should be derived directly from this sentence.
Title. Your poster should include a banner title in a large (e.g. 90 pt.), sans-serif font. Below
this, put the author(s) name(s) and their institutional affiliation(s) in a slightly smaller font.
Body text should use a serif font readable at a distance of at least 4 feet (16-18 pt. or 5-6 mm).
Introduction. Write a few sentences that identify the problem you address, what is currently
known about it (watch out for getting long-winded here!), and your approach to investigating it.
Consider using a bulleted list rather than a text block.
Method. This section may not be necessary for a general audience if you have specified your
approach in the Introduction. For a specialized audience, the Method section is often included in
smaller font so that those who only want the big picture can skip it.
Results. Select the most pertinent results that support your message (above). Remove
everything that is not absolutely necessary: avoid clutter. Think about the most attractive way to
present the data in figures. Avoid tables if at all possible. Each illustration should have a
headline title providing a take-home message with a more detailed caption below.
Conclusion. Write the conclusion(s) in short, clear statements, preferably as a list.
Attention-getters. An attractive title is important, but it must be supplemented by attractive
graphics. There is no reason why all of your illustrations need to be the same size. Consider
enlarging one (or a flow diagram, model, etc. that is the focus of your message) and placing it
centrally to attract viewers. You will still need to pay attention to logical flow, directing the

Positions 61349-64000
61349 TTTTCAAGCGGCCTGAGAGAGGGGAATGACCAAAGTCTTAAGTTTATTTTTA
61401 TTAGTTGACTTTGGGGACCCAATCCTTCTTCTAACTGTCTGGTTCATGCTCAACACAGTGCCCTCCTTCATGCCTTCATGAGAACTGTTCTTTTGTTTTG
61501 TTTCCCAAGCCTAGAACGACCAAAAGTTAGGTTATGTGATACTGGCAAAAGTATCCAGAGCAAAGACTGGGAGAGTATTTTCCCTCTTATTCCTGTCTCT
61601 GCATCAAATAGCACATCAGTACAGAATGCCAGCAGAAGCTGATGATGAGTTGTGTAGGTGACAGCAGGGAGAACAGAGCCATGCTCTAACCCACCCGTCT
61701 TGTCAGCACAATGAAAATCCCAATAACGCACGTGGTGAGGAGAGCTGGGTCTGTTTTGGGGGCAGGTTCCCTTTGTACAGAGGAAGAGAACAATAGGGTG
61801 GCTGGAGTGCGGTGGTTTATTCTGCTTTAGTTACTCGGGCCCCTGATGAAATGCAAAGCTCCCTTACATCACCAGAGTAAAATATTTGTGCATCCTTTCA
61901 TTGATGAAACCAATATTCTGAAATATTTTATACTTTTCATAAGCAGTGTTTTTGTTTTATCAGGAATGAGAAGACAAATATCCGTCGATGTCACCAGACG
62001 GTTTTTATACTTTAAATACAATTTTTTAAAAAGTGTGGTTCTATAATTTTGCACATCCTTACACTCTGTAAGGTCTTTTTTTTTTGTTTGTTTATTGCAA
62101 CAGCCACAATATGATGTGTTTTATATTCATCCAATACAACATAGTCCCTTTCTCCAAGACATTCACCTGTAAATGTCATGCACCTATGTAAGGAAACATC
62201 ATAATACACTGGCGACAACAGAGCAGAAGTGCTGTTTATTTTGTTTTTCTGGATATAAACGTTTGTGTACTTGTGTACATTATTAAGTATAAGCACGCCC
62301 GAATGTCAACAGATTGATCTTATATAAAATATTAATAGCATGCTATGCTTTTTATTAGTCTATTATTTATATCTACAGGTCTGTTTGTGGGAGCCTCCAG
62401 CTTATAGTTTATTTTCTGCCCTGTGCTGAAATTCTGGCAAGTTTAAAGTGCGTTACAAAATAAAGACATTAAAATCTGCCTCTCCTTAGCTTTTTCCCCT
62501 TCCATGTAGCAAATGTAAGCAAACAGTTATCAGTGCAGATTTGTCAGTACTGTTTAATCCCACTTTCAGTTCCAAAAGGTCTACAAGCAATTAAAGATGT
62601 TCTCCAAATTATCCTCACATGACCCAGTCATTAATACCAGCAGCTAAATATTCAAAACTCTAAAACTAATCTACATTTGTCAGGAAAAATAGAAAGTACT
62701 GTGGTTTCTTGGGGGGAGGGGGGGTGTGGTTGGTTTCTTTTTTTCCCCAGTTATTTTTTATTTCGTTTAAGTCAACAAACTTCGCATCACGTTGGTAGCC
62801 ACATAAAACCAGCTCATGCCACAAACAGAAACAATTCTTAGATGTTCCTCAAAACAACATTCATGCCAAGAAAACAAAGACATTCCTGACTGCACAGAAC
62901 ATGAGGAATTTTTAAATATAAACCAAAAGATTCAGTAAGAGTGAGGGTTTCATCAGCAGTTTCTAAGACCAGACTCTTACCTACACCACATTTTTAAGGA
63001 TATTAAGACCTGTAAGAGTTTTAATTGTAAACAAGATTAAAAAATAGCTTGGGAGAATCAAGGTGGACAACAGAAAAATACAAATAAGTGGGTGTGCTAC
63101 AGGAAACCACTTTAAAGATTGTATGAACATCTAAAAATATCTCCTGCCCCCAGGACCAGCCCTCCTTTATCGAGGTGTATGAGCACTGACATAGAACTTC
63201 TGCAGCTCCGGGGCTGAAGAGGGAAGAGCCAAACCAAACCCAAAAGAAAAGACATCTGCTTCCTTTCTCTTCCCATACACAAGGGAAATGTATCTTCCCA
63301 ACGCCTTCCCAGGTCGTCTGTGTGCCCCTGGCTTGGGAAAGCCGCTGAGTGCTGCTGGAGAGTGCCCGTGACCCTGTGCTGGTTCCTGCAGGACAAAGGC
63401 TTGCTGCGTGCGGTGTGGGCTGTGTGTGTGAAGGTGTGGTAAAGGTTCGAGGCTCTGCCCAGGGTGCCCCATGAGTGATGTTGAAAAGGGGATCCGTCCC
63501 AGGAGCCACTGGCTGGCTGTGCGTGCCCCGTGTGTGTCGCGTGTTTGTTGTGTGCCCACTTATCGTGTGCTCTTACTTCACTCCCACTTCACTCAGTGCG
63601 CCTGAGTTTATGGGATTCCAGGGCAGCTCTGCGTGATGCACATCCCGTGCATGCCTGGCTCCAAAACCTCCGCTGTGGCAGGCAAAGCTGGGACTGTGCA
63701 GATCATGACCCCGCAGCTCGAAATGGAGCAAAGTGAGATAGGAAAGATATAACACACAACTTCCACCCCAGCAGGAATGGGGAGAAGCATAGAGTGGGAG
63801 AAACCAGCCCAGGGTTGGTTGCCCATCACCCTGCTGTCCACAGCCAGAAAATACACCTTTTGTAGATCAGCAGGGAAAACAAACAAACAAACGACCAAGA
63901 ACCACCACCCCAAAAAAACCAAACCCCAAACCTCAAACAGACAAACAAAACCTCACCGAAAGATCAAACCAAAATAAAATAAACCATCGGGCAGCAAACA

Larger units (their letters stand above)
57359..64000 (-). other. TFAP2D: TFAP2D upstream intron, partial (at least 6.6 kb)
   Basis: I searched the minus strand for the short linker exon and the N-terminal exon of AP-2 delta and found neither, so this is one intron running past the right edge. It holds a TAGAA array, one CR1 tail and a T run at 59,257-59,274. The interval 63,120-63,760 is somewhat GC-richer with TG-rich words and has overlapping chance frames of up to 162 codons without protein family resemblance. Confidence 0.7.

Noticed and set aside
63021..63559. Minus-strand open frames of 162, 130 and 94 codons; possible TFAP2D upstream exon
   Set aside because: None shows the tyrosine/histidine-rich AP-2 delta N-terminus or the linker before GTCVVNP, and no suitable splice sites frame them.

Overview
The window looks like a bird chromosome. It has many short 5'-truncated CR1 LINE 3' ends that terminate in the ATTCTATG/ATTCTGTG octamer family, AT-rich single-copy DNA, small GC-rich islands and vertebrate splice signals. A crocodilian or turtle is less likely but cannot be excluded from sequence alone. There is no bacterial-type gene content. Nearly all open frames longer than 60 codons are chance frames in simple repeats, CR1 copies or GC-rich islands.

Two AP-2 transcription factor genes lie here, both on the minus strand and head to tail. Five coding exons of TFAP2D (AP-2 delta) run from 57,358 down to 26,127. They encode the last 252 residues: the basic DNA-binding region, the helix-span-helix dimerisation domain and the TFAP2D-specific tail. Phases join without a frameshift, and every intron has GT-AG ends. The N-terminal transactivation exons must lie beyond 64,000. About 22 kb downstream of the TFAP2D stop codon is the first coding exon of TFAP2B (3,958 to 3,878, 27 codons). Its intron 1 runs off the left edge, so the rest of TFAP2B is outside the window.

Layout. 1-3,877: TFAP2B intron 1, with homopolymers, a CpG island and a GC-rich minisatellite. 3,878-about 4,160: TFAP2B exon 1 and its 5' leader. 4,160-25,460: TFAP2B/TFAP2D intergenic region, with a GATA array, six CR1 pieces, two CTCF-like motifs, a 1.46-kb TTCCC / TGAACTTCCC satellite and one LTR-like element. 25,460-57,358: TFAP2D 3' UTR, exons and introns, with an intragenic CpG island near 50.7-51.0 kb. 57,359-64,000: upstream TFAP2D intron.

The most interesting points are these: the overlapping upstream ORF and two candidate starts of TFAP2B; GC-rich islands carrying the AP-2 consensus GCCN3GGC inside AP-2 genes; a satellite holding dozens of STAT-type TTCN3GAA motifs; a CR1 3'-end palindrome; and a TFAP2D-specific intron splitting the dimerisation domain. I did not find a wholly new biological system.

viewers attention (once youve captured it) up to and through this central illustration to your
Layout. Make a scale mock-up of your poster using scaled post-it notes on a sheet of graph
paper. You can rearrange and re-size these till it looks right. The final product can be produced
either by printing the text and illustration blocks and pasting them up on a poster board, or by
printing from a computer layout program such as Powerpoint. (But remember if you print your
poster that you will still need to attach it to a rigid support like posterboard for the poster

Background. Be careful with colored backgrounds (they can distract from your figures), and
avoid using patterns (very distracting.) Usually, plain white is best. Do use color in your figures
in ways that enhance your message.
Get feedback! Ask your advisor and/or friends to comment on a draft version. Give yourself a
break and review everything with a critical eye. Listen if someone says its too complicated
most first-time presenters try to cram far too much into their posters.
Material in this section is modified from How to make a successful poster
and Poster Design and Typography (

Some useful web sites

A must-visit site. Provides a well-organized and complete tutorial that walks you through all the
steps of poster-making, from audience analysis and finding your key message, through the nittygritty of graphics, text, and background choices.

This site from the State University of New York at Buffalo includes a huge compendium of links
to other sites, including sample posters.

Swarthmore's site helps you to think about your audience, gives advice on what to put in each
section of the poster, lists numerous practical tips, and offers a Powerpoint template to

This site from a professional chemists' society helps you to think creatively about the structure of
your presentation and has some sample posters you can view.
A PDF version of How to give successful oral and poster presentations by J.W.
Niemantsverdriet, Eindhoven University of Technology, The Netherlands, can be downloaded
free of charge from the website of the European Federation of Catalysis Societies

A "poster minicourse", including a detailed step-by-step construction checklist covering fonts,

alignment, adhesives for paste-up, etc.
prepared 2003 Seri Rudolph
links updated 2/2005 SGR